Over the next few years, many countries will introduce the United Nations Economic Commission for Europe (UNECE) regulations R155 on cybersecurity and R156 on software updates. The new regulations address the growing risk posed by increasing connectivity and the digitized vehicle environment – a major challenge for vehicle manufacturers and their suppliers. This article focuses primarily on regulation UN-R 156 for software updates and the establishment of a Software Update Management System (SUMS).

UNECE Regulation 156 – SUMS

UN-R156 establishes the framework for the type approval of software updates for vehicles and for the establishment of a Software Update Management System (SUMS). A SUMS ensures that the requirements for the provision of software updates described in UNECE Regulation 156 are met. A SUMS defines the organizational processes and procedures necessary for this and is based on the same model as a Cyber Security Management System (CSMS). It is the central control unit for software updates. The goal here is to develop, to control and to continuously improve all types of activities and processes that are essential for updates. To obtain type approval certification as OEMs, all mandatory type approval parameters must be included. UNECE Regulation 156 lists these parameters such as safety, connectivity, information exchange, theft and environment in a checklist for OEMS. Compliance with these parameters is crucial for type approval. By implementing a SUMS, OEMs and suppliers can ensure that they comply with the regulation for the delivery of software updates.

Overview of the most important points

  • According to paragraph 2.3 of UN-R156, the term “software update” describes a package used to update the software to a new version, including a change in configuration parameters.
  • According to paragraph 2.5 of UN-R156, SUMS is a systematic approach that defines organizational processes and procedures to meet the requirements for the delivery of software updates in accordance with UN-R156.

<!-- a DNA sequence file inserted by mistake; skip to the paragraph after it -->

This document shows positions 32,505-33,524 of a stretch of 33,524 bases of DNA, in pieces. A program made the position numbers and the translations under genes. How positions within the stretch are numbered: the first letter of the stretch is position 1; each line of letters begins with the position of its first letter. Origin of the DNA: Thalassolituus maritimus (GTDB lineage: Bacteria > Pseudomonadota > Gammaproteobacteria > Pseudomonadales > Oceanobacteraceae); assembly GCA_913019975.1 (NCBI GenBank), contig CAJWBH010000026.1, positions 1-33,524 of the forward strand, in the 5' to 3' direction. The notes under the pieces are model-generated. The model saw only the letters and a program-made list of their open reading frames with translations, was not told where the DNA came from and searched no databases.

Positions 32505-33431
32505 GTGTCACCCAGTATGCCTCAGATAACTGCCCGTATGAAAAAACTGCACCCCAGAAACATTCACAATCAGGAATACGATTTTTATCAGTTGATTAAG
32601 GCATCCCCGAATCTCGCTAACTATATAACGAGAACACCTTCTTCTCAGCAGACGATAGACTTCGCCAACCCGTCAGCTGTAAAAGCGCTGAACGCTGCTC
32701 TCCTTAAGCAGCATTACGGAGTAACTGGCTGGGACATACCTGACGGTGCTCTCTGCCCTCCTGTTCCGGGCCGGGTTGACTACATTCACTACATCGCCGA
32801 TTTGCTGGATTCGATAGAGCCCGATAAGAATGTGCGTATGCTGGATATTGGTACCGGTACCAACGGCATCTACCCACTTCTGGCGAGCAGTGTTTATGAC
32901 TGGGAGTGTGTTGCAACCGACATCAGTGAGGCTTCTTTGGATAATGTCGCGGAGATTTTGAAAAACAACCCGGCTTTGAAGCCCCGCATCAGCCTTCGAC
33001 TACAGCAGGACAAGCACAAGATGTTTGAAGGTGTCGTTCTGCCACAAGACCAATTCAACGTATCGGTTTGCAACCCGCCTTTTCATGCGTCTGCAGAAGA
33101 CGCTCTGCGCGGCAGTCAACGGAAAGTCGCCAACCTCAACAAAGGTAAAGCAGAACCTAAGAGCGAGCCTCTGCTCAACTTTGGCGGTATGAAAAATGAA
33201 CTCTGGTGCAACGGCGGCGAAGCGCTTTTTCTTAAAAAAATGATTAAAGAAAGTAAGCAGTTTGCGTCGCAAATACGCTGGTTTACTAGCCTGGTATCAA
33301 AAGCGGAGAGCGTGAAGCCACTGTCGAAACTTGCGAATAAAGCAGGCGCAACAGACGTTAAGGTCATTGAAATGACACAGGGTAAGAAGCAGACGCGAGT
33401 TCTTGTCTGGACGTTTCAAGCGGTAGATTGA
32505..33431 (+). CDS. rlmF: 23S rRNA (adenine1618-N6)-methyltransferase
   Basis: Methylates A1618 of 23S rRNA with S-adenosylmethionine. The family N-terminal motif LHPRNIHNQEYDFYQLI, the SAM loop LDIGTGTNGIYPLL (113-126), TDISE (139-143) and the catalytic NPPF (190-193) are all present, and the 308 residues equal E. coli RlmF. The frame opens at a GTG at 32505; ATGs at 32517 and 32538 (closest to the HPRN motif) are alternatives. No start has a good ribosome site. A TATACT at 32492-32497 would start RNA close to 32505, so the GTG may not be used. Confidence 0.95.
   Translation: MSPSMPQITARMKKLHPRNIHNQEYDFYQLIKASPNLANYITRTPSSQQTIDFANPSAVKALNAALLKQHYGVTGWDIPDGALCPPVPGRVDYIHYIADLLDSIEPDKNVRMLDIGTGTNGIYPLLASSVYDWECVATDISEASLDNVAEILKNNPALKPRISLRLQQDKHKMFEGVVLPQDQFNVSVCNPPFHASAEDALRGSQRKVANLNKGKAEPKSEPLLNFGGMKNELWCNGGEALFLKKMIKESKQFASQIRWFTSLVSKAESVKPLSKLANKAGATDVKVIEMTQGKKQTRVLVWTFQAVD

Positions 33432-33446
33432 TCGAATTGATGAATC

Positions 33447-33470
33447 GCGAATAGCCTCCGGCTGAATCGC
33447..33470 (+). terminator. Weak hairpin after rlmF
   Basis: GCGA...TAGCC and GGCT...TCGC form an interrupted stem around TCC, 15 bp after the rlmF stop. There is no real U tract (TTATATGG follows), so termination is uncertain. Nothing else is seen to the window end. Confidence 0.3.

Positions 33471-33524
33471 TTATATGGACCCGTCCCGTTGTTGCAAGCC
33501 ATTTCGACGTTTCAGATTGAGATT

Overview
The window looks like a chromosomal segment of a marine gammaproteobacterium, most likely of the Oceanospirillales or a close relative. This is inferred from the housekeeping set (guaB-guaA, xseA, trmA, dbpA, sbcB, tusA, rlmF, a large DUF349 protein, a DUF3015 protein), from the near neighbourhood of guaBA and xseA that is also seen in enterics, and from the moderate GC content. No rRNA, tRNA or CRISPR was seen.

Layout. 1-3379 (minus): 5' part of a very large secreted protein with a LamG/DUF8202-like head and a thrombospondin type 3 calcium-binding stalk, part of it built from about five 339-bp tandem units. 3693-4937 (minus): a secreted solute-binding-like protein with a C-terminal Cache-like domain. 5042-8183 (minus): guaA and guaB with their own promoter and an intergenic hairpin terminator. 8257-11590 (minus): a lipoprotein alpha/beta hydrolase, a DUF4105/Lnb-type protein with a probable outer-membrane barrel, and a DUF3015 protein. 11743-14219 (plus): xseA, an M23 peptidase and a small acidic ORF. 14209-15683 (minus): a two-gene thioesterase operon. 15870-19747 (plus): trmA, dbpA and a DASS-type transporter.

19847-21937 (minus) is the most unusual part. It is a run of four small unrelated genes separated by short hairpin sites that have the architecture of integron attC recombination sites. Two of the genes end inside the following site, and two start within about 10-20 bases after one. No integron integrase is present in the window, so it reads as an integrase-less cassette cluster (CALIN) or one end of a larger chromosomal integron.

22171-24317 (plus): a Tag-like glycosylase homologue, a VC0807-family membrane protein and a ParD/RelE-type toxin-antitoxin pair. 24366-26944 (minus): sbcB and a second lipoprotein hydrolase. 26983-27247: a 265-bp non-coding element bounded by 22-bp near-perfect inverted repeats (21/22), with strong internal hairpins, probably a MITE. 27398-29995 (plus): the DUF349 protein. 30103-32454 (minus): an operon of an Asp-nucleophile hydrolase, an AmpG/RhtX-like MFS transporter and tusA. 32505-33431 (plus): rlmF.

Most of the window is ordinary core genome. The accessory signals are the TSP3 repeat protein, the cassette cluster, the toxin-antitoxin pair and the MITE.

• In this regard, UN-R156 specifically addresses OTA updates. According to paragraph 2.9. of UN-R156, an OTA update means any method of wireless data transmission instead of a cable or other local connection.
  • According to paragraph 6 of UN-R156, an original equipment manufacturer must obtain a so-called certificate of conformity for its SUMS from an appropriate type approval authority. A certificate of compliance is usually valid for up to three years from the date of delivery. Original equipment manufacturers must apply for a new certificate of conformity or an extension of the existing certificate of conformity in good time before the period of validity expires. A valid certificate of conformity for the SUMS is the main basis for a valid type approval.
  • UN-R155 and UN-R156 primarily establish type approval requirements for OEMs in their typical role as whole vehicle type approval holders. Thus, they expect an OEM to implement and maintain a proper CSMS and SUMS and apply it to its respective type-approved vehicle types. Proper cybersecurity and software updates, on the other hand, generally involve supplier parts. Therefore, most suppliers are also included in cybersecurity and software update considerations. Accordingly, OEMs and suppliers must work closely together to ensure the cybersecurity of vehicles and their components